Testimony Measure: Verification of Performance Data Could Be Improved
OIG-10-1: Nov 18, 2009
Tonya R. Ford
This is a publication by GAO's Inspector General that concerns internal GAO operations. GAO's mission is to support Congress in meeting its constitutional responsibilities and to help improve the performance and ensure the accountability of the federal government for the benefit of the American people. To accomplish its mission, GAO provides objective and reliable information and informed analysis to Congress, federal agencies, and the public. To help monitor its performance in serving Congress, GAO uses the testimony performance measure. On occasion, more than one GAO official may testify at the same hearing. Performance data for this measure comes from GAO's Congressional Hearing System, which is managed by the Office of Congressional Relations. Data is entered into the system by administrative staff from (1) organizational units (generally referred to as mission teams) whose officials are testifying and (2) the Office of Congressional Relations under limited circumstances. The Congressional Hearing System captures information, for example, about the date and topic of the hearing, the name of the committee or subcommittee holding the hearing, and the name of the GAO witness. The Government Performance and Results Act of 1993 (GPRA) requires federal agencies to develop strategic plans with long-term, outcome-oriented goals and objectives; annual goals linked to the long-term goals; and annual reports on the results achieved. As a legislative branch agency, GAO is not required to comply with GPRA but generally does follow the intent of this law. To follow the intent of GPRA, GAO uses a strategic planning and management process based on strategic goals and objectives. To help monitor its performance, the agency has developed various performance measures, including the testimony measure.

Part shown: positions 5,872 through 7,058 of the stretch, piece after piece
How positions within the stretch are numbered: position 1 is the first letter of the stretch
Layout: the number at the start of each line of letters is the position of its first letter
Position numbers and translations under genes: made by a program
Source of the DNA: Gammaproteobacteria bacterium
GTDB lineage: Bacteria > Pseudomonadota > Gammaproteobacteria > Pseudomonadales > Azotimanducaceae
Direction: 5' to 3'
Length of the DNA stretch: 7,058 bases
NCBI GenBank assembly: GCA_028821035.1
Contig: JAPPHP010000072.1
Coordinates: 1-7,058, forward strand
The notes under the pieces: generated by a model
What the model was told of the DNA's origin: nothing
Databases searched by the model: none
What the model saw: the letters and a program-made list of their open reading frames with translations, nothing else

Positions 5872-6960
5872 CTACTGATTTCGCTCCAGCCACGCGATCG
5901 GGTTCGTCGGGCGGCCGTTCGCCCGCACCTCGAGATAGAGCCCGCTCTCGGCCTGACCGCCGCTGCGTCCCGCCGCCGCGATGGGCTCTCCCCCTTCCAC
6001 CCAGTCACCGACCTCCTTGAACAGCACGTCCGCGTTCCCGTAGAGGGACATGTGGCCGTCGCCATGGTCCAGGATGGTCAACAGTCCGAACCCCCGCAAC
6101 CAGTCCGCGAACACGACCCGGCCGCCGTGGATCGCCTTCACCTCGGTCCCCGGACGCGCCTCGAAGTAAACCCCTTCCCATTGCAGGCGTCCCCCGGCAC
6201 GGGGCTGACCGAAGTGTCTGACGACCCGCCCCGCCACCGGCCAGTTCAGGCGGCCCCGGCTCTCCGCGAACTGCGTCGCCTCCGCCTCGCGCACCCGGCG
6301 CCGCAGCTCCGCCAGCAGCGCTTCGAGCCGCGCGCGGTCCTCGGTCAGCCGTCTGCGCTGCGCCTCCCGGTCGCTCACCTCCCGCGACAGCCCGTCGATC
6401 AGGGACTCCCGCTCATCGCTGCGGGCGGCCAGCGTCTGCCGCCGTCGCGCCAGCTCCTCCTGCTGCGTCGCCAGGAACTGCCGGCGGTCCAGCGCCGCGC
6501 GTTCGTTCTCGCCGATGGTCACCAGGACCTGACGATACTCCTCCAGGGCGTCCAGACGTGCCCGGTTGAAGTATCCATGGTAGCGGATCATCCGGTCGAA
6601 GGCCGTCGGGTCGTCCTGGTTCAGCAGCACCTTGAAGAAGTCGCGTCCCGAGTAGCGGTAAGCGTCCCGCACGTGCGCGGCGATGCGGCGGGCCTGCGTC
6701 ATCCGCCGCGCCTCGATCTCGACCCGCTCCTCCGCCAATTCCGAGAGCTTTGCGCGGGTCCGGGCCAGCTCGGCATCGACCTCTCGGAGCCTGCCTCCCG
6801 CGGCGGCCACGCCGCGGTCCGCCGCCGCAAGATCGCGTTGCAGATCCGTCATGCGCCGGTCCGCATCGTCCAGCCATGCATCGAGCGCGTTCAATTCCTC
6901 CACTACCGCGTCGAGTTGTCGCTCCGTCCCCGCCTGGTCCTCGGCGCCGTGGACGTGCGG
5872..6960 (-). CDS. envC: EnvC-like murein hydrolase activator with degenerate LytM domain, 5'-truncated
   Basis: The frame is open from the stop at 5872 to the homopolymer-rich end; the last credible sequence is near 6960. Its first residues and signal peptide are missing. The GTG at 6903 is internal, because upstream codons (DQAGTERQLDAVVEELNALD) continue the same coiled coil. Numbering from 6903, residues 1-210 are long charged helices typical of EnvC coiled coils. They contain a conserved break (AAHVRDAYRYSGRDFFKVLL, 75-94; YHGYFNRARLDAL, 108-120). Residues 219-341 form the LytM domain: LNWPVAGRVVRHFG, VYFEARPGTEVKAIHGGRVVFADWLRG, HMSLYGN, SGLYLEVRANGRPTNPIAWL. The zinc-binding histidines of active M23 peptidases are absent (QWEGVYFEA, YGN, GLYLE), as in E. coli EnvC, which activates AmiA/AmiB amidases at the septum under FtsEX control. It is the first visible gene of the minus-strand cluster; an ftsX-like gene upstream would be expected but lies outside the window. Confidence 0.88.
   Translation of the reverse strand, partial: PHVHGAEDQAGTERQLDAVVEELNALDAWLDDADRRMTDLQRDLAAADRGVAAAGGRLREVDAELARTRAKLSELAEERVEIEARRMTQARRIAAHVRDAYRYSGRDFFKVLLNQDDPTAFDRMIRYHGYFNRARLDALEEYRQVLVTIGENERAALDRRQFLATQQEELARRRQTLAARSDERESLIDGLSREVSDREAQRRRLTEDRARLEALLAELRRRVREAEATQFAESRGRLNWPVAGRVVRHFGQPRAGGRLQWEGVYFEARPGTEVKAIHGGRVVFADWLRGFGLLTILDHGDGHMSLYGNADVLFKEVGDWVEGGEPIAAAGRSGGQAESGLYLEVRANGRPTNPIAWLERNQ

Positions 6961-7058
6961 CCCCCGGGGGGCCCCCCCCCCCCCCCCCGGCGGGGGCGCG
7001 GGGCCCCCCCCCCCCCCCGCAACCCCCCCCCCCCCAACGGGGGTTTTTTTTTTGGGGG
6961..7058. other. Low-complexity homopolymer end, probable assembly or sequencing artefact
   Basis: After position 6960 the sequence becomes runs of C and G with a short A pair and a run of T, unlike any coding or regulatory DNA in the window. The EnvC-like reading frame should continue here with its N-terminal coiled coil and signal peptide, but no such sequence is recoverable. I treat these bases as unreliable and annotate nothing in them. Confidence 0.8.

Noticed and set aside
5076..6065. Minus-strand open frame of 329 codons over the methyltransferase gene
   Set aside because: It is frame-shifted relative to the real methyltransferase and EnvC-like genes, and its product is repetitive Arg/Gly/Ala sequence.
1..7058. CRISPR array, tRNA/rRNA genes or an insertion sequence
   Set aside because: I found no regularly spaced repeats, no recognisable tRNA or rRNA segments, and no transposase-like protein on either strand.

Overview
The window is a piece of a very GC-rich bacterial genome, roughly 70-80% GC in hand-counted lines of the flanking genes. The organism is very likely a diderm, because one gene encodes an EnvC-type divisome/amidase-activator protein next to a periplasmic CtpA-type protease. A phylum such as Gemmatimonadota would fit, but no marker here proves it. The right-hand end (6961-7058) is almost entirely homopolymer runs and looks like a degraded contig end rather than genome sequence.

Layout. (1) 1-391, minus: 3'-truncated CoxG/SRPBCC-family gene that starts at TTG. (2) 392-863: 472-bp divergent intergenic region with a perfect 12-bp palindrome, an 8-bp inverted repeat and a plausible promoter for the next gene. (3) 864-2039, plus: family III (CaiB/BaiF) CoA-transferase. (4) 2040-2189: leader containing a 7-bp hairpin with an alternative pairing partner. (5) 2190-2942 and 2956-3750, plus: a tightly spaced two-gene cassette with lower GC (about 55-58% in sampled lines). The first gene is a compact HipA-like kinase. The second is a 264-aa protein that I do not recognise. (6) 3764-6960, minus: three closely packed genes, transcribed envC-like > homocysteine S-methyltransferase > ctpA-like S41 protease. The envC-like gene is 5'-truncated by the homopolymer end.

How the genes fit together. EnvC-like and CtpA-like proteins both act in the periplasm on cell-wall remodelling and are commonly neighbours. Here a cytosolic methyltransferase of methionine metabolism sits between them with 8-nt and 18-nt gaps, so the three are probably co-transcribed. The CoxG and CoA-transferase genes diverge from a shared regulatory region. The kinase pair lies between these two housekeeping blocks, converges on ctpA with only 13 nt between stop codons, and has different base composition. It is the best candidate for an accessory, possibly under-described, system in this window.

We identified a total of eight errors in GAO's fiscal year 2008 testimony performance data. From our random sample of 54 hearings, we found six errors. Five of the six errors resulted from 5 hearings--at which two GAO officials provided separate testimonies--being counted twice (in this case, as 10 hearings) in the Congressional Hearing System. The sixth error from our sample was the result of a planned testimony being issued as a statement for the record and the Congressional Hearing System's data not being updated to reflect this change. Statements for the record are not to be included in the testimony measure. Separate from our sample, we learned about two other errors. The first error involved a January 2008 testimony that was not entered into the agency's hearings database in a timely manner and thus was not included in the total number of hearings reported for fiscal year 2008. The second error was identified by the Office of Congressional Relations' review of fiscal year 2008 testimony performance data. The error involved a January 2008 hearing, where two GAO officials provided separate testimonies, that was inadvertently entered twice into the Congressional Hearing System--and thus was counted as two hearings. Office of Congressional Relations managers state they have corrected the eight errors. Our work shows that several factors contributed to inaccurate fiscal year 2008 performance data for GAO's testimony measure. First, while the Office of Congressional Relations has internal procedures that in part address maintaining the Congressional Hearing System database and producing related hearing reports, these procedures do not specifically mention the testimony measure, its definition, or the performance data. The procedures also do not include specific steps for checking and testing the performance data before it is reported in GAO's annual performance report. Second, while Office of Congressional Relations procedures stress the importance of updating Congressional Hearing System data when changes occur, one of the errors we identified happened because data had not been updated when a planned testimony was issued as a statement for the record. Third, unit administrative staff who enter data in the Congressional Hearing System told us that it is difficult for them to know when more than one GAO testimony will be delivered at a hearing. Finally, a report used to check GAO hearing data was not effective in identifying data errors related to hearings being counted twice. We believe the actions initiated by the Office of Congressional Relations--updating its procedures and developing a new report from the Congressional Hearing System--will help reduce the risk of future errors in GAO testimony performance data. As procedures are updated, we believe consideration should be given to adding specific steps that address the three types of data errors identified in our review: (1) the miscounting of hearings where more than one GAO testimony is presented, (2) not properly updating hearing data when a planned testimony is not presented, and (3) untimely posting of data. In addition, we believe that steps are needed to verify the accuracy of testimony performance data prior to their publication in GAO's annual performance report. Please review the full report for a list of Inspector General recommendations.